DEBT FREE JUSTICE: If you were advocating for yourself and people were trying to ask you, "So what can we do?" What would your answer be?
NYKIA: There is a program out here I believe that pays for people's, what is it, finance fees? But the program was created so the kids would go to school and they would get good grades and for each A they received on their report card would be $150 off of their restitution. So we're not only advocating for success, but we're also reinvesting into what good we can help alongside our youth and our communities. So I thought that was the best alternative that I have yet heard.
There should be no reason for youth to even be paying any fines or any fees as a child, you should be living in a child's life and just having fun instead of having to worry about a bill, that's just unnecessary. Again, just to recircle back, I think the best alternative is just to end it all and stop the youth incarceration. If there has to be one, definitely implement that, reinvesting into our kids and having something to where we can easily help them pay it off.
DEBT FREE JUSTICE: What would you say to the 10-year-old you today, if you were able to speak to her at this point?
NYKIA: There are learning experiences in life where you are going to not have anyone at times. You're going to be beaten and you're going to go through things that make you feel uncomfortable. You're going to go through people, you're going to go through life. You're going to have to learn what support looks like. You're going to have to navigate through your own life by yourself, for the most part. But the people who are going to come across to you in life are going to be so much pouring into you that your cup is going to overflow with different opportunities that you never knew could possibly be there for you. So to never give up and to always hold your head high, to always give yourself that confidence and give yourself that motivation to always drive and keep going and always be all you can be even when you feel like you don't have it in you.
DEBT FREE JUSTICE: What would you say to your mother, if you were able to speak to her?
NYKIA: My mother's name was Teresa. I would definitely say that there have been many blessings that have came to me after my mom has passed. But I would give everything back to have my mom any day. I wish that I could have my parent present in the moments when I really needed them. When I was vulnerable and I had a lack of understanding of a lot of things in life, I would definitely want to cherish more moments of being happy and living with my parents versus living with a stranger. I would definitely wish to have that all back instead of being by myself all day and having to experience life. But it was greatly appreciated to have a mother like her when she was a part of this earth. Yeah, it was amazing.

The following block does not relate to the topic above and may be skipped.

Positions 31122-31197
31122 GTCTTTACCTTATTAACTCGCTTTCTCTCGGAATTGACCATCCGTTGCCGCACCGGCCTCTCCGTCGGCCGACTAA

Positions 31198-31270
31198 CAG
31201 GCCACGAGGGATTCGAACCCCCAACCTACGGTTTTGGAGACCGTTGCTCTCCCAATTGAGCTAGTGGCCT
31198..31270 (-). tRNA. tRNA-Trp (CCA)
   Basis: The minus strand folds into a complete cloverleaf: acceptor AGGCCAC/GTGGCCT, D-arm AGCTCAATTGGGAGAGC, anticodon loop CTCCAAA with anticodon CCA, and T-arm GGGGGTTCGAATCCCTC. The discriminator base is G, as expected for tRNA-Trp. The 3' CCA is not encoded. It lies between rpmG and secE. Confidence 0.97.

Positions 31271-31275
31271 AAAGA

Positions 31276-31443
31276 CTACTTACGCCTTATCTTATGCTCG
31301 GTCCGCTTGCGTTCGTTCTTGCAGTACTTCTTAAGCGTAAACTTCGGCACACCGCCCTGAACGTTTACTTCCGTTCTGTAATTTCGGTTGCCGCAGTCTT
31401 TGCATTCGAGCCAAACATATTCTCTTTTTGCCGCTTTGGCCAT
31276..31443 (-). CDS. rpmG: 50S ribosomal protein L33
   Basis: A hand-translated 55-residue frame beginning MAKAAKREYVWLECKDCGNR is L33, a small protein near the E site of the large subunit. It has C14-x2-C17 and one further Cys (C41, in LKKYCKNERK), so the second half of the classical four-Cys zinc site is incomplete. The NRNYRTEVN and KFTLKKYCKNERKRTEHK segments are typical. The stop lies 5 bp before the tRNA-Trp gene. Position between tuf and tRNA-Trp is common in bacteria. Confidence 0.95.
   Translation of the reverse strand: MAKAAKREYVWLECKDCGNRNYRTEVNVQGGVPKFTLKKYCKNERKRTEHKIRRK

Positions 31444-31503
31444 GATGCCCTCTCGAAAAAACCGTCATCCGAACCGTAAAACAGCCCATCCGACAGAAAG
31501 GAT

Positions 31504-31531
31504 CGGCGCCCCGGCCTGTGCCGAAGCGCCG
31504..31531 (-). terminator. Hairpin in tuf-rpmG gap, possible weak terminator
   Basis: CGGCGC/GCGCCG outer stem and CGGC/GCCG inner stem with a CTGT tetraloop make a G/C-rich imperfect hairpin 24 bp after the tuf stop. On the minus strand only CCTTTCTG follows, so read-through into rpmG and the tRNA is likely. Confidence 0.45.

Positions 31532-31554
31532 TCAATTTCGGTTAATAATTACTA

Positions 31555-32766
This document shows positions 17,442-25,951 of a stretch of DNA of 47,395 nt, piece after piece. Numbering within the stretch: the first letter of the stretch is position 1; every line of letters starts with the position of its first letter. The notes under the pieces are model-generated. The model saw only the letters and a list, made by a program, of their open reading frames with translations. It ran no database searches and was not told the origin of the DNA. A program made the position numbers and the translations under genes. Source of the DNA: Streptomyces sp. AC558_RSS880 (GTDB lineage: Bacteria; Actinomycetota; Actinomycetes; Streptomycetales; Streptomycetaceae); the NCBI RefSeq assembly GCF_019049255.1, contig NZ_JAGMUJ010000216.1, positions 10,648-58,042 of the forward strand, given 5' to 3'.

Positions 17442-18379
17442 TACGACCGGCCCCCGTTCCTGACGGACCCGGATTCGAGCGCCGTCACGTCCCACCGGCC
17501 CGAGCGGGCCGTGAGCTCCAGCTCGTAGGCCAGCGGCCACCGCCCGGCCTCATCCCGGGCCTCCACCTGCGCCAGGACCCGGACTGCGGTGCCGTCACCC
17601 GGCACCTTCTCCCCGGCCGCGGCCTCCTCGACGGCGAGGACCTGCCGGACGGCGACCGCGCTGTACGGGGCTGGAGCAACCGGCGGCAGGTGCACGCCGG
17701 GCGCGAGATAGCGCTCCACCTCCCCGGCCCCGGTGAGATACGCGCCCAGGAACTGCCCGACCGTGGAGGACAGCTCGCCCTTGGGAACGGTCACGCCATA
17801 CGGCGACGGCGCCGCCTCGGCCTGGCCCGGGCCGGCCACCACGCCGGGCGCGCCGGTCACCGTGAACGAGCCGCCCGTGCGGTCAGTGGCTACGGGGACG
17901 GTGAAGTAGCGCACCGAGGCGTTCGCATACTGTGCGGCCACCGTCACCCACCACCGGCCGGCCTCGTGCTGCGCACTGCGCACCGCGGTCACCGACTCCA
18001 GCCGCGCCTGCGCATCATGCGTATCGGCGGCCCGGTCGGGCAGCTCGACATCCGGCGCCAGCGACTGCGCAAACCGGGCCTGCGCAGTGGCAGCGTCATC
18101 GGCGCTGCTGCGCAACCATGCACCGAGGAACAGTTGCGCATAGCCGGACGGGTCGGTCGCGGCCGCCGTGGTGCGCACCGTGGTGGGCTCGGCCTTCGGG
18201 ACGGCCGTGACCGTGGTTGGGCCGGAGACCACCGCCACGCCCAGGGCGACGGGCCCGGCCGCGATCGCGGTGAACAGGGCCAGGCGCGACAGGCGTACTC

DEBT FREE JUSTICE: How have you tried to break the cycle and make it different for your own child?
NYKIA: I would first say when doing the work that I've been doing, advocating for juvenile justice reform, was a little bit tough because I would have a superior and a probation officer who would always watch everything that I did and comment on the work that I've been doing. So it silences the young people in our community to not advocate for themselves. Then it becomes drowning to the young people that are actually out here doing the work.
Then we have to learn how to balance, we have to learn how to communicate and we have to learn how to move and navigate in those kinds of spaces with those kinds of people, probation officers, judges, attorneys, and political people.
So I would say that being on panel discussions, doing videos, being published in magazines, going and mentoring other young people in the community, having community events and gatherings, being on paper for lawsuits, and having that recognition to other young people in the community who just don't know how to yet advocate, that's the work that I believe in. That's the work that I want to continue to do.